Spirit Journeys: The Ngukurr School of Art – An Archival Exhibition

A celebrated place of importance for both students and art lovers alike, The Ngukurr School of Art, and its trailblazing pupils, lead Beverley Knight to open Alcaston Gallery in 1989. Over 30 years later, this archival exhibition celebrates several artists from Ngukurr and the Roper River region of the Gulf of Carpentaria – Ginger Riley Munduwalawala, Willie Gudabi, Djambu Barra Barra, Wilfred Ngalandarra, Barney Ellaga, with some of the impressive exhibited works shown for the first time, in accordance with cultural protocols.

Djambu Barra Barra, Crocodile Men’s Stories, 1996, synthetic polymer paint on linen, 191 x 181cm. © The Estate of the artist. Courtesy Alcaston Gallery, Melbourne

As Tristan Harwood writes in the essay accompanying the exhibition, ‘The stories of these places are determined by cultural practices, language, ceremony, ecology and ancestral Spirits. Like the [Roper] river, stories weave webs of connection, simultaneously demarcating points of points of difference and coming-together.’ In their storytelling, Ngukurr artists draw from personal history, cultural memory, ancestral knowledge, ceremonial responsibilities and artistic influences – expressed through experimentations with colour, form and representation.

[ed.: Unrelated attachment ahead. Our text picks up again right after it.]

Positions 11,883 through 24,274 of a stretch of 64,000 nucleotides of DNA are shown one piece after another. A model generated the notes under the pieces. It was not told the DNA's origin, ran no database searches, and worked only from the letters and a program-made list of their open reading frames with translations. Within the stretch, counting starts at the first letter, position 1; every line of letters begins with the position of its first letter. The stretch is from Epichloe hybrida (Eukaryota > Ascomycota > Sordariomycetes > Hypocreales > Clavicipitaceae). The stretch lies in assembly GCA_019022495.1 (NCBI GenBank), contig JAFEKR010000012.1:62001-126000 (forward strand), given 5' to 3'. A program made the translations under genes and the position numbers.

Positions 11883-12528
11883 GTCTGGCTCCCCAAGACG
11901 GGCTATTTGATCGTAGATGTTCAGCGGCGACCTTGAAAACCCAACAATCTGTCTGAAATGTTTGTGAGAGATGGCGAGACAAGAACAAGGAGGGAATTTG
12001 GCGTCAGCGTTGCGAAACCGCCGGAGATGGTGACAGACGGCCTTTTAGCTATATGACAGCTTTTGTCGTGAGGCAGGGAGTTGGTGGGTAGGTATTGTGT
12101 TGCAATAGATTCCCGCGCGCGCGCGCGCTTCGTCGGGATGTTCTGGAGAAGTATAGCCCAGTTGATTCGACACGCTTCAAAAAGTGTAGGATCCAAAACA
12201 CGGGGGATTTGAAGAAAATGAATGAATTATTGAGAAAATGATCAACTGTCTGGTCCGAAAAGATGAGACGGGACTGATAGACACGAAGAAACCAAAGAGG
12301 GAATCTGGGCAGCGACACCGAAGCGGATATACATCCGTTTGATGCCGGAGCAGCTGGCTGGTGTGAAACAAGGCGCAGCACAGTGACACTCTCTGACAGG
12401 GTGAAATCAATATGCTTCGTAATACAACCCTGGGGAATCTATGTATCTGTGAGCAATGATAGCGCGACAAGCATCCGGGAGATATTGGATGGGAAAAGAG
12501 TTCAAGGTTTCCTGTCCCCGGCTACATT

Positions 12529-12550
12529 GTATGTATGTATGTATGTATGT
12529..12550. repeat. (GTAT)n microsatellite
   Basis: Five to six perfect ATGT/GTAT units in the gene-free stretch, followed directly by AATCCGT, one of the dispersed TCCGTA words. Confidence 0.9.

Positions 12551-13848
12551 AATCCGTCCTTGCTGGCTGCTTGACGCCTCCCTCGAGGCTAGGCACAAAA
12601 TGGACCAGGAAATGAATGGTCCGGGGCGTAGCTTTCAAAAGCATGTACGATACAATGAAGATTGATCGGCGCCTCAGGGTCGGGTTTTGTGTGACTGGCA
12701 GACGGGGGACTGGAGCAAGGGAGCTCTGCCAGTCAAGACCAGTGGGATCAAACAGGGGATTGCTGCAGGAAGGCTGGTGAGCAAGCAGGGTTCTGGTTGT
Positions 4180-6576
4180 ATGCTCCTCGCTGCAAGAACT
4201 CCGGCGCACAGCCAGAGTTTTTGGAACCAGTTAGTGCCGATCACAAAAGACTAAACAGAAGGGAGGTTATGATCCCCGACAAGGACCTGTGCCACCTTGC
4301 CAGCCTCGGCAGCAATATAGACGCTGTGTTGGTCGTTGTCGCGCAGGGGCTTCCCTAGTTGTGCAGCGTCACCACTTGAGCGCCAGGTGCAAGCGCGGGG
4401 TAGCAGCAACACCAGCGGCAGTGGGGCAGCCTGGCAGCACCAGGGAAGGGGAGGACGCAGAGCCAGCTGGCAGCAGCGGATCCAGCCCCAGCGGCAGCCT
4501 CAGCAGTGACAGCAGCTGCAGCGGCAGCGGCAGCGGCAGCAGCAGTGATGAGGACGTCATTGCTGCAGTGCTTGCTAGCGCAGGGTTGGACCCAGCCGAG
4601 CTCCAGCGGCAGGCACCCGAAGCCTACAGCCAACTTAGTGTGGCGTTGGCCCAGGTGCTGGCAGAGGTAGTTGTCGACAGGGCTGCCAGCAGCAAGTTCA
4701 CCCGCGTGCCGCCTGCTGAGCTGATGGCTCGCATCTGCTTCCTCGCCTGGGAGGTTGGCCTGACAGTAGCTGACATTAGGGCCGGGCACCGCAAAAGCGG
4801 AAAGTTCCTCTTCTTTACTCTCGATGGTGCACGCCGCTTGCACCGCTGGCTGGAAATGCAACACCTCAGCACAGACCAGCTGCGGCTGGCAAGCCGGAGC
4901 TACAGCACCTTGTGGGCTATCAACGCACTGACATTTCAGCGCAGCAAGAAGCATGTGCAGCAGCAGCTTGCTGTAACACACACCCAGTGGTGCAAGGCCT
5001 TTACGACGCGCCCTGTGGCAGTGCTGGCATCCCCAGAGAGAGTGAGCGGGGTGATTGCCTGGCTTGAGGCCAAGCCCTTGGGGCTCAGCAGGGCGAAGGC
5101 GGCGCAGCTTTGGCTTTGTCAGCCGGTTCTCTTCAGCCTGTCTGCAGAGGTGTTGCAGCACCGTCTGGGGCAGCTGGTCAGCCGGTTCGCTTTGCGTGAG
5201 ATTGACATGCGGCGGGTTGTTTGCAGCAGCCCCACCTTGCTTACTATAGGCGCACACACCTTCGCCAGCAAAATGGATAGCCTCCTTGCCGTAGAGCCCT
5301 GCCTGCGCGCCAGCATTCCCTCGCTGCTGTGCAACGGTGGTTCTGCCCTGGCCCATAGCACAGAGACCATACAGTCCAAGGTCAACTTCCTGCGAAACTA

Barney Ellaga, Alawa County, 1999, synthetic polymer paint on linen, 199 x 99cm. © The Estate of the artist. Courtesy Alcaston Gallery, Melbourne

Renowned for his unique stripped application of paint, and bold use of colour and form, the late Ellaga’s works are reminiscent of the body and cave painting techniques of his Alawa people. The late Ngalandarra painted animals such as turtles, fish and snakes, stylistically redolent to the traditional marks used for body painting. Reflecting his deep interest in ceremonial life, the late Barra Barra’s works depict corroborees surrounding circumcision, and the late Gudabi’s intricately detailed, vibrant paintings can be read as traditional storytelling maps – each composition populated with events and iconography. Featured works by the late Munduwalawala, an initiated Indigenous elder and a seminal Australian artist, reflect his unique practice – utilising heroic scale in both concept and style, and distinctive images including Ngak Ngak, the totemic white-breasted sea eagle, and rain-filled clouds or bright sunshine – his creation story.

Alcaston Gallery
23 September to 10 October 2020
Melbourne